Diagonals are most interesting when they interact with horizontal lines and an opposing diagonal, which creates complex sets of triangles that may converge on an element in the image, lead the eye in different directions, or create an intricate mosaic and constellation of facets, like crystals. Long diagonals may create big triangles that act as arrows that lead the eye to the corners of the image, which may or may not be a good thing.
Although some people think that strong diagonal lines can be too obvious and a bit contrived, they do catch the eye and drive home a point. More subtle diagonals created by delicate lines, background patterns, or psychological connections among elements (like a person’s line of sight), can lend a subliminal feeling of energy to the image.
1. Curved: "A creative person." 2. Straight: "A confident and assertive person — if a woman has straight brows she can be quite masculine." 3. Angled: "Sensitive and private, but women with apex eyebrows can also be stubborn.""What Your Eyebrows Say About You," Lauren Valenti (Marie Claire, November 2014)
1. Bushy: "Masculinity and an excess of male hormones in a woman's body. If the hair is shiny, it reflects an individual with high sexual energy." 2. Thin: "A feminine, gentle personality."
1. High: "If they are too high, they are dreamers." 2. Low: "They look too carefully at everything and often don't have time for others."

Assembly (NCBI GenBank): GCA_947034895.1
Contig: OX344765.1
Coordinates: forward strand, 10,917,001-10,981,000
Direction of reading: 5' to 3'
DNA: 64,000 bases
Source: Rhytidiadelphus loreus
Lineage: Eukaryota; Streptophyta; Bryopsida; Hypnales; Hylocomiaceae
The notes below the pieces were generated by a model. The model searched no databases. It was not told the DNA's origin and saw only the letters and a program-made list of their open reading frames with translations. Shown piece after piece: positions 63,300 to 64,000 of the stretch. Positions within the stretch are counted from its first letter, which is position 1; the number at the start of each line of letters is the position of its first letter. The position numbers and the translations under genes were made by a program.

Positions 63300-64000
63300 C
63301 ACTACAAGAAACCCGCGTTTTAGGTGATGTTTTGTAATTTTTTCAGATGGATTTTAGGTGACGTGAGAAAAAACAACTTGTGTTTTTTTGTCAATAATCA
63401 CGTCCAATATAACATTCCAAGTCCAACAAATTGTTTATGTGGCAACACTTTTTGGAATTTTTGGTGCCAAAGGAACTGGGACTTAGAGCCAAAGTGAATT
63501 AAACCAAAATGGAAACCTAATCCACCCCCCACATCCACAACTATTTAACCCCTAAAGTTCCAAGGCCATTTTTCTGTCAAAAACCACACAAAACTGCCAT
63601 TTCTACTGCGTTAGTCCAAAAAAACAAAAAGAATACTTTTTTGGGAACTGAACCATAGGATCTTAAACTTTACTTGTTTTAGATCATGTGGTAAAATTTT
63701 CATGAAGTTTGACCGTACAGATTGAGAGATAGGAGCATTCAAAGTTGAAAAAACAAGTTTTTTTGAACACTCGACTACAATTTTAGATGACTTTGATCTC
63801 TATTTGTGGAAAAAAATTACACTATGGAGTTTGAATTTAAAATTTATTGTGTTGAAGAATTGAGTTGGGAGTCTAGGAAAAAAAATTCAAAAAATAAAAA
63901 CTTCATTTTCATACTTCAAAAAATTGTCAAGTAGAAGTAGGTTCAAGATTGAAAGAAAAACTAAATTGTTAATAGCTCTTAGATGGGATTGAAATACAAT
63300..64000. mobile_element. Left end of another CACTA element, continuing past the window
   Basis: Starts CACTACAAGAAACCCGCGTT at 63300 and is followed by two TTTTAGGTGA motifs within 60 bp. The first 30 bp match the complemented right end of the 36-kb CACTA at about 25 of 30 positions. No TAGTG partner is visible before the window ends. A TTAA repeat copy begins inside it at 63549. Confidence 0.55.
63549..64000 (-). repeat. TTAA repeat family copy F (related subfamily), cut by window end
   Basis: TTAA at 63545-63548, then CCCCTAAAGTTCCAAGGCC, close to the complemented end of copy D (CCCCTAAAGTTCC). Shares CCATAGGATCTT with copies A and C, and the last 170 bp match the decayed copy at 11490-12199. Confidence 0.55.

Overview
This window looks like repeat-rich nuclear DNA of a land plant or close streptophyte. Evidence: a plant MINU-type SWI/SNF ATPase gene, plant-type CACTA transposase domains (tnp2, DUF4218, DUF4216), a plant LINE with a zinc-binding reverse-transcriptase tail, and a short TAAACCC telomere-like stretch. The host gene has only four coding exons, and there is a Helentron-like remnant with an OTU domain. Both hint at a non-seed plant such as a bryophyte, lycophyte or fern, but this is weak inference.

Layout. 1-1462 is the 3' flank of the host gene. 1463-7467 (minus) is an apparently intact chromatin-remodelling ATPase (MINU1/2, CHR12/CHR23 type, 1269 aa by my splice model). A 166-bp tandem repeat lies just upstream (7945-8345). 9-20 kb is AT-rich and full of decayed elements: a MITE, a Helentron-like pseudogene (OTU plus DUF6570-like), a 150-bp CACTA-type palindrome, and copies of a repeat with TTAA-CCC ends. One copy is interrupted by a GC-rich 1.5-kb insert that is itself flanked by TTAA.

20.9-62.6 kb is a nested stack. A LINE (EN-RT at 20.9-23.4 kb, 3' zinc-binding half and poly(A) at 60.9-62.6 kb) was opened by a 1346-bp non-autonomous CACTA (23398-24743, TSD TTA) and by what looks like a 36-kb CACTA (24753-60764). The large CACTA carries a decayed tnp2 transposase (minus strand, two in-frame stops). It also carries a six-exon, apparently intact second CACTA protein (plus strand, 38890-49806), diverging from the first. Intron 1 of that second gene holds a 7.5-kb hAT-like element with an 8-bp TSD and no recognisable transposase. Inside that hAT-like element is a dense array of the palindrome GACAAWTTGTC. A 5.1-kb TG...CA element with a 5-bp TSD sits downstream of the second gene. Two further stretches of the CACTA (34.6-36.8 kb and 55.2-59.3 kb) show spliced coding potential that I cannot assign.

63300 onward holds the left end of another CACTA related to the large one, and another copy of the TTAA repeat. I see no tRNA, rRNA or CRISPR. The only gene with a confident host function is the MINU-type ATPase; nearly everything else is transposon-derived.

Hair which we are forbidden to remove, which includes the eyebrows. The action of removing the hair of the eyebrows is called al-namas. It is also forbidden to remove the hair of the beard.- Islam Question and Answer
The evidence for that is the hadeeth of ‘Abd-Allaah ibn Mas’ood (may Allaah be pleased with him) who said: I heard the Messenger of Allaah (peace and blessings of Allaah be upon him) say: “Allaah has cursed the woman who does tattoos and the one who has them done, the woman who plucks eyebrows (al-naamisah) and the one who has it done (al-mutanammisah), and the one who files her teeth for the purpose of beauty, altering the creation of Allaah.”
(Narrated by al-Bukhaari, 5931; Muslim, 2125)
Some people are beautiful in appearance and some are not; that’s just how it is and the entire matter is entirely in the hand of Allaah. Therefore, it is essential that you be patient and seek reward with Allaah, and not transgress His sacred limits for the sake of your looks. Just think….even if the whole world were to tell you that you look beautiful with your eyebrows shaped, would it even be worth a dot or an atom, if in Allaah’s eyes you were ugly? And if the whole world were to tell you that you are ugly, would it really matter as long as you were beautiful in front of Allaah????- "Plucking Eyebrows: A topic we pretend does not exist," by Asma bint Shameem